I have heard Mother talk much about her life and that of the family on the farm at Looneyville. It was a very hard life.  The house we lived in was built on the hill where the storms hit hard at times, and water for household use had to be carried by pails, buckets, up the steep hill several hundred feet.  She talked lots about what a good friend she had in Grandmother Boggs and how kind she was.  But oh, those boys! Dad’s younger brothers, how they worried her, teasing her boys and causing them to fight one another and to do things they were not allowed to do! This caused Mother to be in despair at times.

At Looneyville, the older boys started to school at the Red Knob School. This was quite a distance for little fellows to walk along a path in the woods, but that was the way of life in those days. At Looneyville, five more children were born—Cornelius Thomas, Roy Cecil, Dennis Irl, Ona Izora, and Walter Scott.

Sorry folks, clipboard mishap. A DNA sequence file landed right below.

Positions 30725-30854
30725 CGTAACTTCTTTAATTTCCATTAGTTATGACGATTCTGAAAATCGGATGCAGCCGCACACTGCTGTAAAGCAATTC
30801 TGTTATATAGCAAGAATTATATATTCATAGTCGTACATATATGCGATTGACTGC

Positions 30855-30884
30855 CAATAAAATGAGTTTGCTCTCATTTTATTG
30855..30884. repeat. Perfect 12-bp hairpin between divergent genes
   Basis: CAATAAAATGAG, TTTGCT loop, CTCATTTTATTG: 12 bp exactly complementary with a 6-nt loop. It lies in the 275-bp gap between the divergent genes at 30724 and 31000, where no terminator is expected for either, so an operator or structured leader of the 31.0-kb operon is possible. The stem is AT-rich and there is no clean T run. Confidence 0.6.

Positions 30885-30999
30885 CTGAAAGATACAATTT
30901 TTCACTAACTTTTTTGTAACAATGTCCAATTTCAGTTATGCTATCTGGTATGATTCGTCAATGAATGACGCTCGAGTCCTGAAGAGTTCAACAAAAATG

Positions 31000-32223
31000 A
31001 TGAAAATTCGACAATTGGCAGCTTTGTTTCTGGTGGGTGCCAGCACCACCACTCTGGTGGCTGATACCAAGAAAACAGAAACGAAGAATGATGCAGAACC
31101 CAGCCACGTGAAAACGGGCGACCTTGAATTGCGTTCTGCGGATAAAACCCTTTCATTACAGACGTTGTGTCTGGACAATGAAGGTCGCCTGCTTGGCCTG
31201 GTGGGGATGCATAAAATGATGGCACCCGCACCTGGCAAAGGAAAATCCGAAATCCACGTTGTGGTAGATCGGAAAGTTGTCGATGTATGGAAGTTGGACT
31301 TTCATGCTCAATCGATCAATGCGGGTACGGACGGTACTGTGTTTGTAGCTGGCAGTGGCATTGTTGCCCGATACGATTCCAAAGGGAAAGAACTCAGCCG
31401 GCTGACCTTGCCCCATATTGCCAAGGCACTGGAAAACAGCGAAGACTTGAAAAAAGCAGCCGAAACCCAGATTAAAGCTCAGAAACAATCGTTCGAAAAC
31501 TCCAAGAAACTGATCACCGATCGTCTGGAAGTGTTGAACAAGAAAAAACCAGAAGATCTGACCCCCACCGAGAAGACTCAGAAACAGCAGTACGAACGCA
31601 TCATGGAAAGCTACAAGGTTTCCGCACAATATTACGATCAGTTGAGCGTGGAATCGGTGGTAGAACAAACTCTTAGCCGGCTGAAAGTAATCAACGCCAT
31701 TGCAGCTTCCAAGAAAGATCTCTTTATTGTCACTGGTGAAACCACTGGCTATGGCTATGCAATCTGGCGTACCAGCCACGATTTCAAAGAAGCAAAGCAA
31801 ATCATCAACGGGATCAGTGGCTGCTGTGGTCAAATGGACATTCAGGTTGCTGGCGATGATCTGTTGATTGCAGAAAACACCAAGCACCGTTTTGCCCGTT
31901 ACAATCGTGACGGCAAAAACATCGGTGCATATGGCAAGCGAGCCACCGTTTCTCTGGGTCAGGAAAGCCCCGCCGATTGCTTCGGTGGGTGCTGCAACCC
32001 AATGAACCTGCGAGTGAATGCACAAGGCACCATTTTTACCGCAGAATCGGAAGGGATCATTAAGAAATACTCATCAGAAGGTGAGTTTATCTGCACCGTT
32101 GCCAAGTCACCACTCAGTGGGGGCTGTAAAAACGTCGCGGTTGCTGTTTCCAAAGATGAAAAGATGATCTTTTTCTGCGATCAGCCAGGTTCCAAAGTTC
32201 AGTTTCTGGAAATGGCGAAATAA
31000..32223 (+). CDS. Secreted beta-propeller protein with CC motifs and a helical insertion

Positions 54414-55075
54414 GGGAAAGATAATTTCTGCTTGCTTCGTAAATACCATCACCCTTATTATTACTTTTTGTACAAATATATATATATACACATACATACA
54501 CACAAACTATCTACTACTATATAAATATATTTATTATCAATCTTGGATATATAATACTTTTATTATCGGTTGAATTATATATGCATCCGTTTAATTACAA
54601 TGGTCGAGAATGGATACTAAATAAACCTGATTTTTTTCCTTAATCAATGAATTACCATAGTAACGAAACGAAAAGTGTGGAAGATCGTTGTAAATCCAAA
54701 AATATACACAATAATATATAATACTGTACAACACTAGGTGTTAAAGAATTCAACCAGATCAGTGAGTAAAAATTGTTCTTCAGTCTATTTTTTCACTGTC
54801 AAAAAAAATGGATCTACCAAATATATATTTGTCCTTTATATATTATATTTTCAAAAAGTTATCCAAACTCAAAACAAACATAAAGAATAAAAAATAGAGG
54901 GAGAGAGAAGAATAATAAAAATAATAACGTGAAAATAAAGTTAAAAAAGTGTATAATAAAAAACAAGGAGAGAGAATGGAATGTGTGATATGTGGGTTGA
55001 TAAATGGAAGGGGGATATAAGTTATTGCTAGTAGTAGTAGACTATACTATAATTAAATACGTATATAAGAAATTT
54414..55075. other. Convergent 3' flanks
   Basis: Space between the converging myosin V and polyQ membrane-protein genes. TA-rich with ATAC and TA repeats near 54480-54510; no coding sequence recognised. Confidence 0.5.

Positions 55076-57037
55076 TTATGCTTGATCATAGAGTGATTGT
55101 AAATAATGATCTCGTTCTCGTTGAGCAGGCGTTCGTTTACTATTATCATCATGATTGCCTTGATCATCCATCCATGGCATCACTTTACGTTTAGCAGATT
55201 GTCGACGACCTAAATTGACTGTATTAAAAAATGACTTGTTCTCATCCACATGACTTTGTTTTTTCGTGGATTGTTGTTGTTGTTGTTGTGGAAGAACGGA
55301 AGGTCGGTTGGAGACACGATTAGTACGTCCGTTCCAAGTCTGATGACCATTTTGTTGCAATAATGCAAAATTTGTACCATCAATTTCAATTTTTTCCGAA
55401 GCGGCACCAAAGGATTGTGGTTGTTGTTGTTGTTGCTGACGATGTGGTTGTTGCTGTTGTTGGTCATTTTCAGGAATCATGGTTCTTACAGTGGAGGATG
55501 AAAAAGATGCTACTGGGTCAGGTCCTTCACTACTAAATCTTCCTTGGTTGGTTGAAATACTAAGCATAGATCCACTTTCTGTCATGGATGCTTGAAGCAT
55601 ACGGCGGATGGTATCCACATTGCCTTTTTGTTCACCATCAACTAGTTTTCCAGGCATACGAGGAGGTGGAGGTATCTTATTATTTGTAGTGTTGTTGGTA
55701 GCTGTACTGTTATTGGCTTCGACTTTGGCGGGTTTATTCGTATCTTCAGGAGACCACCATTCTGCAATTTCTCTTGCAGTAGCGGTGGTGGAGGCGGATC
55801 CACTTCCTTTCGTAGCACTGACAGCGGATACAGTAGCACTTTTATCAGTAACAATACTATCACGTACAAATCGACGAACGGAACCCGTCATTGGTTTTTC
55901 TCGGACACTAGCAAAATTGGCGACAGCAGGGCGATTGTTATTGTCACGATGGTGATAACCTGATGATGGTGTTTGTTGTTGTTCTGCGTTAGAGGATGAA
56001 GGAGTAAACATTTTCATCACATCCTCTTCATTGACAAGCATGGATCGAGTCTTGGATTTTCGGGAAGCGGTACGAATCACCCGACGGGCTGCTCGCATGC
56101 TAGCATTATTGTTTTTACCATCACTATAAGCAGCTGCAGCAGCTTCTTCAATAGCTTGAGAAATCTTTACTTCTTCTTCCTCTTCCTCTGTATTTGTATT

In the spring of 1903, James Curtis took a job with Grandfather Estep, working in the woods, “logging” they called it then. They very likely hauled the logs to Elk River and floated them downstream to Charleston, for I have heard older people talk about making rafts of the logs and floating them to Charleston. Anyway, that spring of 1903 our family moved to Upper King Shoals in Kanawha County to be close to Dad’s work.  Here we lived in a one-room (a large room) house with a ladder leading to the loft where the older boys slept.  The older boys by this time were old enough to do the farming, which wasn’t done in any big or easy way. They plowed the fields with one horse and dug the rest with hoes. Most of the fields had to have the timber cut first, and new-ground was very hard to cultivate. Enough corn had to be grown to feed the horse, two or three cows, the chickens, and to fatten two or three hogs for the winter meat. We also took corn to the gristmills to have the corn ground into meal for cornbread the year around. The boys also plowed the gardens, but Mother did most of the garden work, as I remember. She loved working the garden, but I know it must have been very hard at times, although she had help from the boys. Being the only girl, naturally I didn’t have to work in the fields.  Mother would fill large stone jars with pickled beans, sauerkraut, and pickled corn. She canned lots of berries and fruits, dried apples, made apple butter and pumpkin butter, sweetening them with molasses.  Sugar was hard to come by in those days. I remember in later years eating Aunt Julia’s apple butter that was made with sugar and I thought it was so good. We always had several chickens, which were hatched by the hens setting on the eggs for three weeks to incubate them. It was fun to watch the eggs start breaking and the chickens little “biddies”, we called them, come out of the shell. We had very few eggs to eat. They had to be sold to buy the necessities, which couldn’t be raised, and to buy most of our clothes. We would have young fryers to eat in the spring sometimes and especially if we had company. Mother would fry the chicken for breakfast and make biscuits. I remember that Lee didn’t like biscuits and Mother would make him a little pone of cornbread.This was a hard life, living deep in the country where everyone had to work in the fields, fight snakes, and kill wildcats. It wasn’t anything strange to kill rattlers, and they killed some very large ones. The wildcats or bobcats were plentiful and would come within sight of the house and catch the old laying hens. I well remember a big cat being caught in a trap. When the boys went to the trap and saw him, they came running to get Dad to kill him. They brought it to the house and laid it on the front steps and Uncle George came along and saw it. I can still hear his expression, “Well-a gen-tle-men, what a cat!”, and when our old housecat saw it, he was so scared he made a wet streak across the floor as he ran through the house.We lived quite a distance from school on Upper King, about midway between the King Shoals School and the Pigeon School, which was in Roane County. The boys went to King to school mostly but did attend Pigeon some. I went but very little but do remember walking over the hill to go with Aunt Florence and over another hill and down Pigeon road a half or three fourths of a mile. I remember my first school book, a primer with colored pictures in it. “The Jones Reader” which Dad had bought for me. I was so proud of it and learned to read some at home.